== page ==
Heritage Site / Ethnography Site / Dakota Nakota Lakota / Livelihood

Article: Hunting Deer

As described by First Boy - James Larpentuer Long, Fort Peck Assiniboine-Sioux, in The Assiniboine: From Accounts of the Old Ones Told to First Boy (James Larpenteur Long), edited by Michael Stephen Kennedy , University of Oklahoma Press, 1961, p 117-118 (originally published as Land of the Nakoda by the Montana Writer Program in 1942)

Moose, elk, deer, and antelope-among the larger game ani-mals-were not hunted as extensively as the buffalo. They were hunted mostly in winter, when they could be tracked.

After roaming the prairie from early spring until late in the fall; the tribe, when winter came, camped along the large, heav-ily wooded rivers where there was fuel and shelter. Occasion-ally, there was a buffalo hunt when buffaloes were found near camp. But usually the people had plenty of dried buffalo meat and tallow packed away, so the hunters devoted themselves to the pursuit of smaller game for fresh meat.

They watched for the white-tailed deer, which browsed about during the night and towards morning looked for a bedground in this way:
When the deer had decided to bed down, it was its habit first to double back on its tracks for some distance, then make several broad jumps to one side and land with its four feet held closely together. It traveled a short distance, then bedded down.

When a hunter saw that the tracks had doubled back, he made a large circle around the supposed bedground. If no tracks were found when the circle was completed, the deer was sure to be somewhere within its circumference. The hunter continued to circle around the bedground and kept a close lookout for the deer. Each time the circle was made smaller until the deer was spied and killed.

It is said that several white-tailed deer could be killed, one at a time in the same bedground providing the hunter continued to circle the place after each shot. If there was more than one deer there the rest seemed to become paralyzed in the bedground.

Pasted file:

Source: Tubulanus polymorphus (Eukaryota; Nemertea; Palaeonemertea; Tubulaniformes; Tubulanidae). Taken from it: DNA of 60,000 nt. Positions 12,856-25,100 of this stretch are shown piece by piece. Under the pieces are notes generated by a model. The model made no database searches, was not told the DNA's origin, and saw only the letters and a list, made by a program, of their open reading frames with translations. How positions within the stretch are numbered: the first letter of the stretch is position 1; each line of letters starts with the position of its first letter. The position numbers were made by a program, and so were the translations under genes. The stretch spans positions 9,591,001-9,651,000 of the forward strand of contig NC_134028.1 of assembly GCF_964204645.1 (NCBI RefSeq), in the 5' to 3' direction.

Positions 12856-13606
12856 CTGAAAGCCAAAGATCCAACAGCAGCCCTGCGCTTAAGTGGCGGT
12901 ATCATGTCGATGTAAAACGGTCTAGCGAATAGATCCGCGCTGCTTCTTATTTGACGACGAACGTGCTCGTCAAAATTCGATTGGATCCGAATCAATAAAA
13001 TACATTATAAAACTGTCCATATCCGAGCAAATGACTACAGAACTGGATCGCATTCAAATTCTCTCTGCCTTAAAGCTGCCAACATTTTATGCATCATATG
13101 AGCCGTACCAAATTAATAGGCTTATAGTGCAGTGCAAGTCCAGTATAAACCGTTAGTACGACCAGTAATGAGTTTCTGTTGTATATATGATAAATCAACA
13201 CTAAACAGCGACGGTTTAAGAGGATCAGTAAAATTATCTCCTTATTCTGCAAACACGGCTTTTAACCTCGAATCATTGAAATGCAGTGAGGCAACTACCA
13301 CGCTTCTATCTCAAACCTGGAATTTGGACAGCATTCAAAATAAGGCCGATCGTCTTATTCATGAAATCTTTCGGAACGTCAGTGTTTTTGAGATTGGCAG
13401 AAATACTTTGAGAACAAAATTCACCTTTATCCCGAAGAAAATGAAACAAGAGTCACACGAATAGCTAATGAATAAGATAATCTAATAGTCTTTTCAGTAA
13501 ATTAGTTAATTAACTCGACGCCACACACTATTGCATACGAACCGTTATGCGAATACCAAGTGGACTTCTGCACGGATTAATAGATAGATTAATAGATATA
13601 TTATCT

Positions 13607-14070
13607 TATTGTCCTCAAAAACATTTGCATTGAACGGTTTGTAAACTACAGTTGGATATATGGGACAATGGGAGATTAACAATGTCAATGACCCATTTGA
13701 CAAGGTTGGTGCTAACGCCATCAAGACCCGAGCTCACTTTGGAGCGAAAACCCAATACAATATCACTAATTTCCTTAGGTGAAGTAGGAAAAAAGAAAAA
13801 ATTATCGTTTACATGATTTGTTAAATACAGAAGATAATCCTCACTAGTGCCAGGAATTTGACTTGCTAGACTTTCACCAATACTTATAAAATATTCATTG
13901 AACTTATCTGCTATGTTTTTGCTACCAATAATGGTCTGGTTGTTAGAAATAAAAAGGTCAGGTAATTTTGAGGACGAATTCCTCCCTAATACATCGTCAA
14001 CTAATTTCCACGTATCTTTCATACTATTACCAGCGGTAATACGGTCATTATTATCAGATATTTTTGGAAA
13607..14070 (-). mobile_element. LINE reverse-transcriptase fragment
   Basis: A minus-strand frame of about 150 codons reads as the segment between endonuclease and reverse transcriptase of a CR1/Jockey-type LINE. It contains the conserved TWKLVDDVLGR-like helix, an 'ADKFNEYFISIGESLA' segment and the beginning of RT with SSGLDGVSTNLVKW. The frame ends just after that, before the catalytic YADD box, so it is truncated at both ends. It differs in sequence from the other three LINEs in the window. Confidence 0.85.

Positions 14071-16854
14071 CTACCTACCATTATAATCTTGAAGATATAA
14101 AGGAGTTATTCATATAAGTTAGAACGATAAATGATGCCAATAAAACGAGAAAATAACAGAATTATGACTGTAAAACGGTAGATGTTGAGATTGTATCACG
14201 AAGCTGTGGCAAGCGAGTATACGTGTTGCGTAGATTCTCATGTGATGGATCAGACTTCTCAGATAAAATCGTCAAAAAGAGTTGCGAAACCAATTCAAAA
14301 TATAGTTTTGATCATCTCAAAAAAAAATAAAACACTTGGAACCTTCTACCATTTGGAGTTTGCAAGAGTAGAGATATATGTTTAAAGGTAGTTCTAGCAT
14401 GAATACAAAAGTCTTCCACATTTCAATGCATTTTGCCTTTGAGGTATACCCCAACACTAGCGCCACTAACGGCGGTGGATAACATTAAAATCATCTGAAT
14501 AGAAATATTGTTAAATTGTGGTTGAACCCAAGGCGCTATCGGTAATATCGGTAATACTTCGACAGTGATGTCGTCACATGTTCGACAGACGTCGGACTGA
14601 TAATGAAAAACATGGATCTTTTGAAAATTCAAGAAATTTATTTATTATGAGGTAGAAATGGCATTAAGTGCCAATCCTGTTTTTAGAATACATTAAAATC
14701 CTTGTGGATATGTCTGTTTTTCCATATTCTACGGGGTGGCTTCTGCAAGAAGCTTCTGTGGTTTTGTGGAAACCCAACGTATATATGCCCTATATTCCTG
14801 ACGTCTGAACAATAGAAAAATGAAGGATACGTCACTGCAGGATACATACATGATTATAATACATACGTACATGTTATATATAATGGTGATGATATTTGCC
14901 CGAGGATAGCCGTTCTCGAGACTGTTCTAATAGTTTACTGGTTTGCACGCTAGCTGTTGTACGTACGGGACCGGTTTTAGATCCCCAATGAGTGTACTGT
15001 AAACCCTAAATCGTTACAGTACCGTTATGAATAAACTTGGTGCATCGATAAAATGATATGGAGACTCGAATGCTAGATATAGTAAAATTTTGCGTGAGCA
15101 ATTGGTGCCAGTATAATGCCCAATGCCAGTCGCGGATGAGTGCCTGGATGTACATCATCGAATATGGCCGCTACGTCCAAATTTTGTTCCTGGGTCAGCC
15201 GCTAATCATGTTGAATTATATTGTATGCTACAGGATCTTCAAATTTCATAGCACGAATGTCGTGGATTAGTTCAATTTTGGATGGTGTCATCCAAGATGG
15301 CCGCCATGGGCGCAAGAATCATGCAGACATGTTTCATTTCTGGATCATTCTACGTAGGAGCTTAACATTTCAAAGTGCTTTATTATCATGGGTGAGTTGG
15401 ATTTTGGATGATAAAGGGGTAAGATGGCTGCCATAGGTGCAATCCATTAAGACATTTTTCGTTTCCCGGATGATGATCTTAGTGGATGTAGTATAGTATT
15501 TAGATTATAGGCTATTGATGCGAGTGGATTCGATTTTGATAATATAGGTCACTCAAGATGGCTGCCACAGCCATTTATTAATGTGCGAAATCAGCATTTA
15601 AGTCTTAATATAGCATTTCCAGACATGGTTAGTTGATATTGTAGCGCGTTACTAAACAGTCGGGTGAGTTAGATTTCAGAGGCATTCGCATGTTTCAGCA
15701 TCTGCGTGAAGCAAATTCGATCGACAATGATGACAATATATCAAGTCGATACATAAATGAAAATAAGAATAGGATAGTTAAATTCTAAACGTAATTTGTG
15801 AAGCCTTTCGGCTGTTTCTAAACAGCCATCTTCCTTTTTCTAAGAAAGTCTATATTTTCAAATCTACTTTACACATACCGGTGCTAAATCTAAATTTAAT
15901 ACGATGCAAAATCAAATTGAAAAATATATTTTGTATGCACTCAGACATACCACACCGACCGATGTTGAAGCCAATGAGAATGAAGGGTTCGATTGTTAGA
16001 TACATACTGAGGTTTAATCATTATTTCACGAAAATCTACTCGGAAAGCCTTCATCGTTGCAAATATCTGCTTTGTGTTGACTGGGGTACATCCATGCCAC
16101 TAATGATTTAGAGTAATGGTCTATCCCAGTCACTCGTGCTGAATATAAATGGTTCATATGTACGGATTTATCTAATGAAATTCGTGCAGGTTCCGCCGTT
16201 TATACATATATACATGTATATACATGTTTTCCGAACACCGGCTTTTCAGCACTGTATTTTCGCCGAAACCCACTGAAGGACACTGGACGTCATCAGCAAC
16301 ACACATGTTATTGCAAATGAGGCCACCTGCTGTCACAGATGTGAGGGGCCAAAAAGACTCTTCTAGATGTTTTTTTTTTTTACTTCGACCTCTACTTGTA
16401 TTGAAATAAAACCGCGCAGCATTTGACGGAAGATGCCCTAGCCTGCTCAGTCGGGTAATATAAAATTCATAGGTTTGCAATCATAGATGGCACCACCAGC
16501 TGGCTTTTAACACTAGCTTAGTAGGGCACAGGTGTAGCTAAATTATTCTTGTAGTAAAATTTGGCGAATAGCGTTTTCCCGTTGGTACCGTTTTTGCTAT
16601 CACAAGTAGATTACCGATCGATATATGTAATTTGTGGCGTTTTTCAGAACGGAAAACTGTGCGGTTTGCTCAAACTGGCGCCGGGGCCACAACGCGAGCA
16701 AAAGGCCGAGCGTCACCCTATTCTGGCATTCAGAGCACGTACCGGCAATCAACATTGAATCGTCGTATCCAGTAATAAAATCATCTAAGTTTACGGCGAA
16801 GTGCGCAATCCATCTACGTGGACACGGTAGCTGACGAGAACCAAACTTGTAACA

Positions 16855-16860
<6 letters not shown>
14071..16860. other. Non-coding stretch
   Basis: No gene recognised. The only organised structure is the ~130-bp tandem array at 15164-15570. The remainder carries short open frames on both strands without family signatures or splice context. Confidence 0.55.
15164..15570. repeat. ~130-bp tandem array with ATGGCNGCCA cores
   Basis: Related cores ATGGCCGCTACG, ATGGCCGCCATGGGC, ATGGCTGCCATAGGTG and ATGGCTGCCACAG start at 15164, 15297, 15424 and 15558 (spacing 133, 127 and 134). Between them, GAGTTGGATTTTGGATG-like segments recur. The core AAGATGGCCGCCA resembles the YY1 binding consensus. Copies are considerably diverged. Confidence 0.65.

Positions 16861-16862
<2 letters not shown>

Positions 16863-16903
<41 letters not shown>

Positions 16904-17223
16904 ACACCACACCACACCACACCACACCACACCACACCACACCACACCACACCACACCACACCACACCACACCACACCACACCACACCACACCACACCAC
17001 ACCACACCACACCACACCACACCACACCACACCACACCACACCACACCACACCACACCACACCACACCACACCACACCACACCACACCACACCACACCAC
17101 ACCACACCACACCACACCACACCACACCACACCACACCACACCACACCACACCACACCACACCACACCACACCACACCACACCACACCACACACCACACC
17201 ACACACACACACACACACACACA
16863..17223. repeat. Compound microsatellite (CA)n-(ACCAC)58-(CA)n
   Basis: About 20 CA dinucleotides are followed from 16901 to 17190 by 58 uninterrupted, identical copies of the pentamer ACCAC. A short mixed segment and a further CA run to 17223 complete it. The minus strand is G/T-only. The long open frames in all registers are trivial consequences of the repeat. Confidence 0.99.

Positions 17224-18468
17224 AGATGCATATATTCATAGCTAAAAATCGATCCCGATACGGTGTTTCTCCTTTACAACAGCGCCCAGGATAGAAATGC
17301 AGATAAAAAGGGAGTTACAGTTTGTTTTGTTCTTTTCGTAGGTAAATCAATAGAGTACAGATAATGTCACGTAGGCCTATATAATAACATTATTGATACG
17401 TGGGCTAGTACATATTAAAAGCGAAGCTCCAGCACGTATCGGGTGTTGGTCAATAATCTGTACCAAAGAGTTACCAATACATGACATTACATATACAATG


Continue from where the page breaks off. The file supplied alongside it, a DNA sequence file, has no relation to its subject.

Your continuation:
During the summer, hunters hid near watering places and killed deer in the evening when they came to drink.

Some hunters used a device to call the deer. It was made of thick bark, shaped like a boat, pointed at one end, and cut square on the other. The piece was about one inch by two and three -fourth inches thick. It was hollowed out, with the square end taken out so that it was like a shell when finished. A piece of very thin gristle or membrane, pressed and dried, was cut to fit over the entire top of the shell. A band of wet sinew was wrapped around the middle to hold the two parts together and allowed to dry. The device was placed halfway in the mouth, point first, and with both hands cupped over it, was blown twice for each call. It sounded something like woo-wa, woo as in "wood," wa as in "warp."

During the full moon, the hunter sat in a thicket. He called twice and waited for an answer. If a doe was near enough to hear the call, it usually answered, at the same time coming nearer by several broad jumps. At each stop the deer waited for the hunter to call before it answered and came closer. Finally, when the deer was brought close enough to be seen and was within range, it was shot.